The Thailand/Cambodia border crossing at Aranyaprathet/Poipet was a nightmare. We read horror stories about the torture to prepare (but in retrospect it may have been better to know nothing going in…like complete ignorance=bliss). Even knowing what to expect, I could not have imagined anything as unfun as we experienced. First, there were a series of scams to watch out for:
- Many of the bus companies and countless tuk-tuk drivers are in on a visa scam where they take you to a fake but official looking office and charge you double or triple the cost of the Visa for Cambodia. The reason people fall for this even knowing about it in advance is that you never see the real border until it’s too late. Everyone is herded off the bus, everyone stands in line, everyone pays and then some realize, “I just got ripped off!”
- Then some of the buses who tourists have paid to take them across the border say they won’t wait unless you expedite your crossing (codeword for pay the bribe to get done faster). You can pay a 100baht ($3) bribe at the Cambodian Visa On Arrival office to get your visa faster. You can pay $4-6 dollars to have an official complete your entry documents for you and cut the line with your passport. I’ve seen where this money goes…into a drawer in a desk near the stamp into Cambodia line. So much money in there!
- There is a transportation scam where a company that has a monopoly for onward travel from the border ushers tourists into a line for a “free shuttle” to a bus station way out of town that then charges crazy prices for buses, cabs and shared autos to other destinations on their own timetable, but once there you are stuck paying more and eating the expensive food while you wait until every seat is filled only to get dropped off way outside of town.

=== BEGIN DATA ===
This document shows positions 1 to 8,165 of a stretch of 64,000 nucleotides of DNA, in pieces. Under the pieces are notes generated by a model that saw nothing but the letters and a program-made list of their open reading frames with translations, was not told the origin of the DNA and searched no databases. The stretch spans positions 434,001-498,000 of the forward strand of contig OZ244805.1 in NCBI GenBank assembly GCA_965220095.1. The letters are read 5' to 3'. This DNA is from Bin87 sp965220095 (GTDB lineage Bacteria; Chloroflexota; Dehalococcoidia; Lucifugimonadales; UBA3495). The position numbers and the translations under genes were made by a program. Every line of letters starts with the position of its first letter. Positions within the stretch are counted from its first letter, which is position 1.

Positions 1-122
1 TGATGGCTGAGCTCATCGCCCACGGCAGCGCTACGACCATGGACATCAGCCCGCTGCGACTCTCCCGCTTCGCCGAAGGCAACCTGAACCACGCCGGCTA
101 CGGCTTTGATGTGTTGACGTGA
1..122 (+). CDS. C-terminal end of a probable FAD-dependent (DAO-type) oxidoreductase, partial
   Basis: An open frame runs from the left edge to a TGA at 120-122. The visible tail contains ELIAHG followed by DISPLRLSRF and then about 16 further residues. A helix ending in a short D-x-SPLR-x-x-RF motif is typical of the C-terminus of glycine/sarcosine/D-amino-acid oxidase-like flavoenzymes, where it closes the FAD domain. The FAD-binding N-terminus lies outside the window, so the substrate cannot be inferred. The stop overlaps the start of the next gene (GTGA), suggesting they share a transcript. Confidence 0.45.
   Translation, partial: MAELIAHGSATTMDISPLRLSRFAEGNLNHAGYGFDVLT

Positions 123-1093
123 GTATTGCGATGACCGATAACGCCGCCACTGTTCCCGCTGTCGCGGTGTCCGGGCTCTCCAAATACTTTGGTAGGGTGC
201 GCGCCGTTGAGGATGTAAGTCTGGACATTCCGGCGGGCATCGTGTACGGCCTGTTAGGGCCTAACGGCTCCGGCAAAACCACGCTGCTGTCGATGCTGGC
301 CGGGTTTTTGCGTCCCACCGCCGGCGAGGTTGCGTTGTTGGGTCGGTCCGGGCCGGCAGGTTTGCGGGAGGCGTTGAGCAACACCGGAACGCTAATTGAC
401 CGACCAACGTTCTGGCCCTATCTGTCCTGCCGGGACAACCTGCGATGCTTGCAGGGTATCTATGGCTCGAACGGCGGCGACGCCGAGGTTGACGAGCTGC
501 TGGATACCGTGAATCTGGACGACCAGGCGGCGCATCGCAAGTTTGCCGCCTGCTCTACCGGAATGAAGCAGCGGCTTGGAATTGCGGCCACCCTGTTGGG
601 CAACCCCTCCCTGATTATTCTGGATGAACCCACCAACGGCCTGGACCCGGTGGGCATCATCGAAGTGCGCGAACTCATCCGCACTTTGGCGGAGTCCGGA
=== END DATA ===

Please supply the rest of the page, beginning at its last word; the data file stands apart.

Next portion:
We read about all these scams and more. We have traveled across countless borders. But, we’ll keep learning from our success and mistakes. We took the 5:55am train from Hualumphong station. It was brilliant. Clean-ish, new-ish, on time-ish (compared to India, of course). I got a little sleep…plus we had food to eat, room to stretch our legs and good travel company in the form of two exchange students from France/Germany on a visa run to extend their stays.
We used their impressive Thai to negotiate a 60 baht tuk-tuk 6km to the border for the 4 of us (don’t pay more!). Even though we told our driver we had already gotten visas in advance for Cambodia, he still took us to a fake visa processing center and not the border. Luckily, I had looked up a photo of the building to stamp out of Thailand, and we refused to pay unless we were taken there. Sadly, we saw busloads of people getting dropped at these scam offices and only their lighter wallets know the fate of that mistake.
After we had stamped out of Thailand, we walked the few hundred meters to the Visa on Arrival office IN CAMBODIA (don’t get the visa beforehand at the border). We joined tons of other travelers in line to hand over our passport and $20 fee, but when we reached the front of the line, the officer asked for $20 AND 100 baht. I pointed to the official sign that said $20 and asked what the 100 baht was for…he told me “processing” which I knew was a lie. So I refused to pay it and he quickly removed me from line. I was told to wait. After 5 minutes, I asked how long I needed to wait…”10 minutes!” It was like timeout and it successfully got me away from the rest of the folks who were paying the bribe. But, Joshua would take no part! He stayed as far away from me as possible while I made my stand against THE MAN. A few minutes later, they processed our passports and we were off $6 richer…which is not a lot, but the wait was minimal and that buys 12 beers in Cambodia!!! After it was all said and done, we found out we could have organized a visa in advance online for $5 which would have saved some headache (and embarrassment for Joshua).